Text contributed by Jay Haviser; Director of Sint Maarten Archaeological Center (SIMARC):
With the Indigenous name of St. Maarten identified by the Carib as ‘Soualiga’ meaning ‘land of salt’, it is probable that the Great Pond natural lagoon salt areas were important even in prehistoric times. It is certain that salt was of great importance to the Europeans, and indeed was one of the key reasons for their first settlement of the island in the 17th century. By 1850 salt production on St. Maarten had reached 337,000 barrels per year, with the primary laborers in the salt industry being persons of African descent.
Salt was the original attraction of Sint Maarten for the Dutch, here indicated on one of the earliest maps of the island in 1630, and (below) more developed by the time of this map in 1916.
The Great Salt Pond Saltpans are iconic heritage symbol for the island, and also represent the hard labor of the African-descendent folk on Sint Maarten.
This very large archaeological site area consists of dry-pile stone walls which are built in geometric patterns to create holding areas, called ‘salt pans’, in which the salt water was evaporated then the salt removed. The main historical salt pans encompass the entire eastern side of the Great Salt Pond.
Two unique archaeological features within the Great Pond Saltpans complex, are a Dutch-style wind-pump from the 19th century, which was used to pump freshwater from the saltpans, and was later lost in the mid-20th century. A second important feature within the Great Salt Pond complex, is an industrial steam-powered facility built in the 1870s to pump freshwater, and crush the salt.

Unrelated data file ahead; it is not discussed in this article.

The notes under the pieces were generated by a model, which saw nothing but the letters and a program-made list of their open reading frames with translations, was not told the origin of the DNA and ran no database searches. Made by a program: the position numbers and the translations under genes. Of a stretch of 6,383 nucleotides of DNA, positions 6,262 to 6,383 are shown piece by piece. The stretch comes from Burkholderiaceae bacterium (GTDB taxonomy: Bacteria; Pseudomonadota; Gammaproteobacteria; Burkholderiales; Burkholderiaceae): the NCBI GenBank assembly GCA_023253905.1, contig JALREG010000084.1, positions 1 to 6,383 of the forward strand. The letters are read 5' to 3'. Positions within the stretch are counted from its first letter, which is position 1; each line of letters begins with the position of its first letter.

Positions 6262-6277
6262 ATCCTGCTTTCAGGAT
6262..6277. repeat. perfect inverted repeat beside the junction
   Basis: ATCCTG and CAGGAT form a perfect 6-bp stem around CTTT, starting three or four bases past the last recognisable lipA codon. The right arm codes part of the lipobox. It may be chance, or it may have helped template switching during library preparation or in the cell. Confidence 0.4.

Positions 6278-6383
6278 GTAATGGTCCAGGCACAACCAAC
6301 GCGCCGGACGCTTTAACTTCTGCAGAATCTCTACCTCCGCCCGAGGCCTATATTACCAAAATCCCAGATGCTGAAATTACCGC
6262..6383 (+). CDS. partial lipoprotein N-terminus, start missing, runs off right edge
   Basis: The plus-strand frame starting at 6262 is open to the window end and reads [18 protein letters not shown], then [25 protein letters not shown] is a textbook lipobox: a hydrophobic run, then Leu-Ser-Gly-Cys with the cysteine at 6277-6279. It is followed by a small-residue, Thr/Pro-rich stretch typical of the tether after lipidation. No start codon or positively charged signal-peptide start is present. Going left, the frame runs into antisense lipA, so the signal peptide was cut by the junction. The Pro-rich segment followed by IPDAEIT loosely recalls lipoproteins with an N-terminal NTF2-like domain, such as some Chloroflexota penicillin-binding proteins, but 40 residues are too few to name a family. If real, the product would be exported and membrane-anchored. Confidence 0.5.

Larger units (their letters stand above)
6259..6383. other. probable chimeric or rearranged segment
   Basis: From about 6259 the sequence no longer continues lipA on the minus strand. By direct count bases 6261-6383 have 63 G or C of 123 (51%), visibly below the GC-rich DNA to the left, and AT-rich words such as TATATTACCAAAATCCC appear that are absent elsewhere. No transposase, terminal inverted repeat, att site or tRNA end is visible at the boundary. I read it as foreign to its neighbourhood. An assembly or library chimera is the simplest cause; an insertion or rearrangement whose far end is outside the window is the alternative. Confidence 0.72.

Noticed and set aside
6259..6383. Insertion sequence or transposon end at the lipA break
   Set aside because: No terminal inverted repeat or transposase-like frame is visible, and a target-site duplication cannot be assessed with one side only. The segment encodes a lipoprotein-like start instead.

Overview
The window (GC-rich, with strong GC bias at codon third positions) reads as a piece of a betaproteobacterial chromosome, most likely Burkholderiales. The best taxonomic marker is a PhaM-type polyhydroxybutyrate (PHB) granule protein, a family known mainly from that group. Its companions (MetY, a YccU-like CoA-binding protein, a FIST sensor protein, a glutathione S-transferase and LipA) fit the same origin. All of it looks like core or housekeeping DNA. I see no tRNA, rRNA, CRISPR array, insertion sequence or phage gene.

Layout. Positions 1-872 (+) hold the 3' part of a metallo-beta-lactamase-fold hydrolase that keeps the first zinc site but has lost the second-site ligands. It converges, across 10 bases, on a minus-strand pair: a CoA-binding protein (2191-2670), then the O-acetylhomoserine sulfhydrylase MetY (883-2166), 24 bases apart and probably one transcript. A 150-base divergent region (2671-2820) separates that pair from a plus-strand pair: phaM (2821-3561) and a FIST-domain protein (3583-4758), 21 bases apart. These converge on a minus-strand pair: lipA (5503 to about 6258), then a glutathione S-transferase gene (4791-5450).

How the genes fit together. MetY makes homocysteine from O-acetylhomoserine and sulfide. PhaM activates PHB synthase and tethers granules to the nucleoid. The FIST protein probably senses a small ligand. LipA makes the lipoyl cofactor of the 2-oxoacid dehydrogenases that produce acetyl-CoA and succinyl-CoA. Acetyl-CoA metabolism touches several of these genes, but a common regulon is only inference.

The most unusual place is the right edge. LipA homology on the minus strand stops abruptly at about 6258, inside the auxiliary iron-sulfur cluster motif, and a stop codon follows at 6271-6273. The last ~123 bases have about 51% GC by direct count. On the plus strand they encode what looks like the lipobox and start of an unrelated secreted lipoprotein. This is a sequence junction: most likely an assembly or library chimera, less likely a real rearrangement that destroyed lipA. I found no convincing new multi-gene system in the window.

Foga steam-powered pumping-station (above), and the (below) Dutch-style wind-pump, both built for the saltpans industry at the Great Salt Pond.
Great Salt Pond Saltpans as they were in the 1960s, filled with salt (below).
Great Salt Pond Saltpans as they are today (below).
The Great Salt Pond Saltpans were commercially exploited from the early 17th century until the 1940’s on Dutch-side St. Maarten. This eastern portion of this site was designated on the St. Maarten Monuments List in 2008, which provides some degree of protection.